Finding your inner racer

By Liz Dobson

Mazda's MX-5 roadster has plenty to write home about, finds Liz Dobson

More than 900,000 MX-5s have been sold around the world, making it the best-selling two-seater convertible sports car in history. Photo / Ted Baghurst
More than 900,000 MX-5s have been sold around the world, making it the best-selling two-seater convertible sports car in history. Photo / Ted Baghurst

Growing up watching Wacky Races, it's no surprise that Penelope Pitstop is one of my motoring role models.

There she was the "glamour gal of the gas pedal" in the Compact Pussycat 5, trying to outwit and out-drive the likes of Peter Perfect in his Turbo Terrific 9, the Ant Hill Mob in the Bulletproof Bomb 7 and, of course, that cheating pair of Dick Dastardly and his dog sidekick, Muttley (though I secretly liked that pooch).

It wasn't just the fact that Penelope was the sole female in the race, or that the Compact Pussycat was a beauty parlour on wheels with such accessories as hair spray, a hair dryer and makeup that could be applied mid-race.

No, it was Penelope's pink convertible (with the dinky umbrella overhead) that I coveted as a kid.

As an adult, this week I was able to channel my inner-Pitstop thanks to the 2013 Mazda MX-5 roadster.

Although it was white, not pink, my six-speed manual two-seater came with a retractable hard-roof (no umbrella needed) and a price tag of $55,190.

Since it was introduced in 1989 at the Chicago Auto Show, more than 900,000 MX-5s have been sold around the world, making it the best-selling two-seater convertible sports car in history.

The second generation, and the first version of the car I drove, was launched in 1998, with generation three in production since 2005.

But now comes the new-look version of the car - and the MX-5's redesign offers a more aggressive look than previous models.

The bonnet benefits from a more rounded form, the wheel arches gain bulk and a brake light is integrated onto the top of the rear, with the fold-away roof tucked underneath it.

The effect gives the MX-5 a more prominent road presence - and even on a sunny Auckland day with plenty of older model MX-5s around, my test model turned heads.

The roadster maintains its 2-litre in-line four cylinder 16-valve engine, giving it 118kW and 188 Nm of torque. Coupled with the new six-speed manual gearbox, the MX-5 demanded a swift move through the gears for optimum performance. It preferred to corner in third and demanded sixth gear once you hit the 100km/h mark, with the car dictating that 3000rpm was the time to change gears and not a moment later, thank you very much.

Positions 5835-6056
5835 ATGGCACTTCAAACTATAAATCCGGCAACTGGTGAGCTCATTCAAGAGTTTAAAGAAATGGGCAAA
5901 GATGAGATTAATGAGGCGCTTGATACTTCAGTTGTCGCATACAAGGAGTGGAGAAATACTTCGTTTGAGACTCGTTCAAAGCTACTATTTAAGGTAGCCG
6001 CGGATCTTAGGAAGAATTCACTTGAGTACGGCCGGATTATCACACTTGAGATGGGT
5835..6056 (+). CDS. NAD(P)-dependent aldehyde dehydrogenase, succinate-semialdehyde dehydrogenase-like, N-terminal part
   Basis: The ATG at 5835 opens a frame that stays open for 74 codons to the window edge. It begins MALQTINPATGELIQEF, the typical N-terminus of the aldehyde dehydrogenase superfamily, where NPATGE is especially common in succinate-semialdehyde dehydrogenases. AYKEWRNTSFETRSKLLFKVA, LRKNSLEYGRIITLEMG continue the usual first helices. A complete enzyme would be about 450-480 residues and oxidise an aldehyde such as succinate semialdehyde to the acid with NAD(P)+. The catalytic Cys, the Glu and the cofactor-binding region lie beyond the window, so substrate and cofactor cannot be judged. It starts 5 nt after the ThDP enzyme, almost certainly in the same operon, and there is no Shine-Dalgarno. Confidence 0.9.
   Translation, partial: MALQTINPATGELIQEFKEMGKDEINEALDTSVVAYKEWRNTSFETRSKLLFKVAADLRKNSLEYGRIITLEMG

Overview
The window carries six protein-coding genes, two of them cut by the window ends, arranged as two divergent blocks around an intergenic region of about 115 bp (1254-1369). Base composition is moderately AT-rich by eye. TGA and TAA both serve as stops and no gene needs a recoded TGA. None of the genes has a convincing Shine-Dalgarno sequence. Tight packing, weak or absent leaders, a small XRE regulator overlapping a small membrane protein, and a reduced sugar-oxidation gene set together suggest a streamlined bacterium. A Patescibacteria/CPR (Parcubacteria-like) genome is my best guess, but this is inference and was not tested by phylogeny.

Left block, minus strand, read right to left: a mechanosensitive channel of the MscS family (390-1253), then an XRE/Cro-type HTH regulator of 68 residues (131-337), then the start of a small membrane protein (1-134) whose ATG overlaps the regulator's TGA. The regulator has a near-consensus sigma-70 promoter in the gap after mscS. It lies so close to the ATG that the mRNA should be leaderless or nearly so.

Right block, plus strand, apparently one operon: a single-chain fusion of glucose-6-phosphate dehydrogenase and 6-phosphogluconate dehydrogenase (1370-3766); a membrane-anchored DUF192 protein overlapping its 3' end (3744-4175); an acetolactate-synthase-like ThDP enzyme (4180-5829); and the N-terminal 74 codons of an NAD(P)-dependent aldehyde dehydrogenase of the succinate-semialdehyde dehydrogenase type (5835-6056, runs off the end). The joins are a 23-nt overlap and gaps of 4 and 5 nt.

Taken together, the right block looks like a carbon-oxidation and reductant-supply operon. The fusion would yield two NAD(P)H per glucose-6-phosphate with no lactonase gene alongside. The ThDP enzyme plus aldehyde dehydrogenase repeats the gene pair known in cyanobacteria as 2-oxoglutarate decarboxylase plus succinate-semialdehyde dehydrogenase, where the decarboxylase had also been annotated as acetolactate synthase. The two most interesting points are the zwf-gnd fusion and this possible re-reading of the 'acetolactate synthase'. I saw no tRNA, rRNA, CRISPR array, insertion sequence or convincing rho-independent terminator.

With the double-wishbone suspension, a weight of an automotive anorexic 1129kgs, and sitting on 17-inch wheels (with my version modelling extremely stylish black alloys) this new-look MX-5 again handled like a go-kart for grown-ups. It loved weaving between lines of traffic, maneuvering with ease with just the lightest of touch on the accelerator.

There was no denying the MX-5 its kudos as an affordable, fun and extremely stylish roadster - although as a sports car, it now faces competition from Toyota's 86 ($41,986) in the engine and exterior categories. But come summer, topless is best.

The interior of the MX-5 remains simple. No complicated stereo system that you need a nuclear physics degree to use. I was also pleased to see the addition of air vents for the knees - useful for cool days when you need extra heat, especially as I drive with the roof off as often as I can. Little bit of drizzle? Harden up, passenger.

The MX-5 has a small gear knob, excellent for making quick moves through to top speed. I was pleased to see Mazda remained "old school" with a hand brake rather than the increasing number of foot pedals or fancy electronic brakes.

Yep, Penelope would have approved of the latest MX-5. If she could get it in pink.

- NZ Herald

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